Wednesday, November 25, 2020

Plague Books: Time Travel, By the Rules

The Anubis Gates by Tim Powers, Ace Books, 1983

Provenance: I only read this about 10 years ago. I didn't read it when it came out in part because it released in one of those sections of my life where I didn't read a lot of new fiction. I had graduated, got a "real job" as civil engineer, was laid off from that "new job" and had found another job in Wisconsin, moved, got married, and eventually was hip-deep in Dragonlance and Marvel Super Heroes. So I was, like, BUSY at the time. So lay off, OK?

Anyway, I missed the boat and the book, though friends recommended it strongly over the years. And I finally came across a copy in 2009. I know this because I have the receipt as a book mark, from the Barnes & Nobles Booksellers at the University Village (now no longer there). Also in the book was a take-out menu from the Delfino's (really good Chicago Deep Dish), and a flyer for a Butoh performance at the Richard Hugo House that I never attended. So I have a good idea of the time and place for this one.

Review: I'm sorry I missed it the first time around, but happy I caught up with it later. I've gone on about playing fair with the reader, and Powers does this in spades. But first, let me give you the back story:

A group of Egyptian cultists back at the start of the 1800s try to summon their god to drive the English out of Egypt. They don't succeed, but do manage to punch a number of discrete holes in the timestream. In the present day, a dying millionaire discovers those holes and sees them as a way of time travel. He hires Brendan Doyle, English professor and expert on an obscure author named Ashbless to lead a group back in time to a lecture by Samuel Coleridge. Of course the millionaire has a secret agenda, as almost every does - well, everyone except Doyle.

Things go casters up  in the past, and Doyle is kidnapped and stuck there, with multiple factions all with different aims hunting for him. Now, the book does two things I like - one is how Powers handles the man from the future in the past, and the other is writing a book in which time travel is inelastic while still maintaining suspense.

For the first part, there is a classic bit of SF from L Sprague DeCamp called Lest Darkness Fall, about a modern archaeologist who finds himself trapped in Late-Roman Empire Times. Using his 20th Century knowledge of the past, he proceeds to turn things around, rally the Ostrogoths, and stave off the Dark Ages. DeCamp's protagonist is the capable, competent, professional that inhabits such stories.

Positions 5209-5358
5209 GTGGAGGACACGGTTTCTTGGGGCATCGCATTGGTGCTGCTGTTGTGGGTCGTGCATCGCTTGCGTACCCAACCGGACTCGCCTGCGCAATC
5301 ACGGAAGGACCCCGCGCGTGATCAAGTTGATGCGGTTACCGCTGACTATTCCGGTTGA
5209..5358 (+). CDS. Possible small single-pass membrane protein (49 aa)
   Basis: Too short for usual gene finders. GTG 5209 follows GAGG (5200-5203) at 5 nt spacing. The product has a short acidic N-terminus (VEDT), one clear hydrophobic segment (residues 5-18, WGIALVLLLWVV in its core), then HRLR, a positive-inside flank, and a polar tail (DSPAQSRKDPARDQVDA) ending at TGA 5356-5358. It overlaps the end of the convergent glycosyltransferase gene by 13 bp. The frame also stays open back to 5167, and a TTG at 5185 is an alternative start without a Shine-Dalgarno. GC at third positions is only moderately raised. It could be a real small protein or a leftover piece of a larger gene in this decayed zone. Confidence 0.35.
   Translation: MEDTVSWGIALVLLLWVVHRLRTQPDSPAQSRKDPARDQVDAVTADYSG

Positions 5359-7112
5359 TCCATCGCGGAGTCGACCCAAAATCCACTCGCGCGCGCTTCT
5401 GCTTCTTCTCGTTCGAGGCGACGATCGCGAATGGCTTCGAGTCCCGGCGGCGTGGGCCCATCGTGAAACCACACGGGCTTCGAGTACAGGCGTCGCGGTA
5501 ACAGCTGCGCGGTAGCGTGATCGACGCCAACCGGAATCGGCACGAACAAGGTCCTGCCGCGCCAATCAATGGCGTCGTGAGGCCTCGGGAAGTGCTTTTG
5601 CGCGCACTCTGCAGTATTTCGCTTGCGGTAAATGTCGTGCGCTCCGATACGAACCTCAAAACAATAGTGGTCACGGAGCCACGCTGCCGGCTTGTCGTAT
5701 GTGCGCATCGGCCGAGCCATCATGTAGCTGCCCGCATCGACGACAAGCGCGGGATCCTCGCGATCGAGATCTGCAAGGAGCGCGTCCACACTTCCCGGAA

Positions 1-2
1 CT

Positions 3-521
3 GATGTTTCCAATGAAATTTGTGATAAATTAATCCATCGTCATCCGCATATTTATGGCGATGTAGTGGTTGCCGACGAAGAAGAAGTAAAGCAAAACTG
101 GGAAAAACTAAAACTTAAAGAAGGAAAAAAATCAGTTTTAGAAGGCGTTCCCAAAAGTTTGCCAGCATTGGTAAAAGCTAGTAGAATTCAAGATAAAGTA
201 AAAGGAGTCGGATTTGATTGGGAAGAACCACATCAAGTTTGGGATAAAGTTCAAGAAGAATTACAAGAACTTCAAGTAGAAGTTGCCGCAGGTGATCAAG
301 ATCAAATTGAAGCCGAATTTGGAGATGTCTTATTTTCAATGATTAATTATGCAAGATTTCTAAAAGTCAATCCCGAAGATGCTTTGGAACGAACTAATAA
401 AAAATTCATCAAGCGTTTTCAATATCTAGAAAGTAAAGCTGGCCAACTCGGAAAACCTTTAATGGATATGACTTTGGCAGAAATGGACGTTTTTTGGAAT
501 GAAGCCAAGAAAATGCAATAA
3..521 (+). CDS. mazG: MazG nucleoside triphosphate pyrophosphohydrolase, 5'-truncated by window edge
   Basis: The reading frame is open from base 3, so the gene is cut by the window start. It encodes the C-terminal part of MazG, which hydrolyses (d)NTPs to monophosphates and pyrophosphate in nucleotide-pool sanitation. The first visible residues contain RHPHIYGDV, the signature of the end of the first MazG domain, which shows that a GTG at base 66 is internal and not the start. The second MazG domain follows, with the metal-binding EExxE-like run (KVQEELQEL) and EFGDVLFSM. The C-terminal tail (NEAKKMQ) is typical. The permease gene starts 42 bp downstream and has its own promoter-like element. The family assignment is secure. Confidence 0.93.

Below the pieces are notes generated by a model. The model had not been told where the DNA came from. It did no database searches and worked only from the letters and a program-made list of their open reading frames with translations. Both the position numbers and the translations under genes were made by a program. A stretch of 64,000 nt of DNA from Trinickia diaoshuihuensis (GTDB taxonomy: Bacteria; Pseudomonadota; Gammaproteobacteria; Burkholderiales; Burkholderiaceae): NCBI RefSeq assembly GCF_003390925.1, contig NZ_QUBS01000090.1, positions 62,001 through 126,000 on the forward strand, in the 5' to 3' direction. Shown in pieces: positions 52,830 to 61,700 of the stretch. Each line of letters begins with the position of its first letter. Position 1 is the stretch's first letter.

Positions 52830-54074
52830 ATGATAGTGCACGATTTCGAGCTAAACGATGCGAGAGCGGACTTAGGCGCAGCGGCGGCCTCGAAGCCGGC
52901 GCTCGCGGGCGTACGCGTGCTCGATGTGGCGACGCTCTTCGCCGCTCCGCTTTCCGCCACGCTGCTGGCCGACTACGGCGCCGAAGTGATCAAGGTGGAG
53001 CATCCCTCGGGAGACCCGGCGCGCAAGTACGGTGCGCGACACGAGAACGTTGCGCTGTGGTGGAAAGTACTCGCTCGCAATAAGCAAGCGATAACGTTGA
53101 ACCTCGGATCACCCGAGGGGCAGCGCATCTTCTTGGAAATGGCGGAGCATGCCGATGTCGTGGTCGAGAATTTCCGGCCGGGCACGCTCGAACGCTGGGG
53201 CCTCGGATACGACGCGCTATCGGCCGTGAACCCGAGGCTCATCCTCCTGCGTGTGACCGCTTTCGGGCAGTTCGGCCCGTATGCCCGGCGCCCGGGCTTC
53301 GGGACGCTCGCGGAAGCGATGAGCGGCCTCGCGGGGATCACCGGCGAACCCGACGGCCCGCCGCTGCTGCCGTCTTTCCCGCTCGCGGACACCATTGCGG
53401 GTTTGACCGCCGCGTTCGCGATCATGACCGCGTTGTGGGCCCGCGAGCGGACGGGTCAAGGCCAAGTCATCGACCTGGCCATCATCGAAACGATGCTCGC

Doyle? Not so much. His knowledge of the future doesn't help, and his ineptness with his current present results in him being reduced to starvation and begging almost immediately. Far from being the competent nigh-omniscient, Doyle is overwhelmed by his new situation. Things he knows from the future turn out to be untrue, and things get worse as the other factions move in.

The other thing I liked about the plot is that it works off the fact that time travel is inelastic - you can't change the past. No bumping off the Emperor, because your history will not allow it. Now, writing a book with the protagonist having agency in a deterministic universe is a bit of a challenge, but Powers pulls it off neatly, because a lot of specific knowledge gets lost over time, and the escapes lay in the details. Doyle knows his "death date", which cannot be changed, but if and how he avoids it is part of the charm of the book.

Yeah, I can see how this hit a lot of people hard when its first came out. It is tightly written, and plays by the rules while opening the doors to some truly strange occurrences (which we don't know about tucked away safely uptime). We have werewolves, we have ancient gods, we have wizards so evil that they cannot walk on the earth (one has stilts). We have body swapping and simulacra. We have history and secret history.

There feels to be long standing effects on gaming Shadowfist/Feng Shui (card game and RPG set in the same universe) uses the idea of multiple fixed time portals. World of Darkness embraces the entire secret history (though there are other volumes of this ilk). And the entire vibe of Egyptian Cult and 19th centruy England has a very Masks of Nyarlathetop feel to it. And while it does not make the list of various Appendix N's, it feels like a D&D adventure in many ways. So I'm going to hazard a guess that this has book, combining fantasy with strict adherence to history, had a definite impact on gaming.

It is worth digging out all these years later, so go take a look.

More later,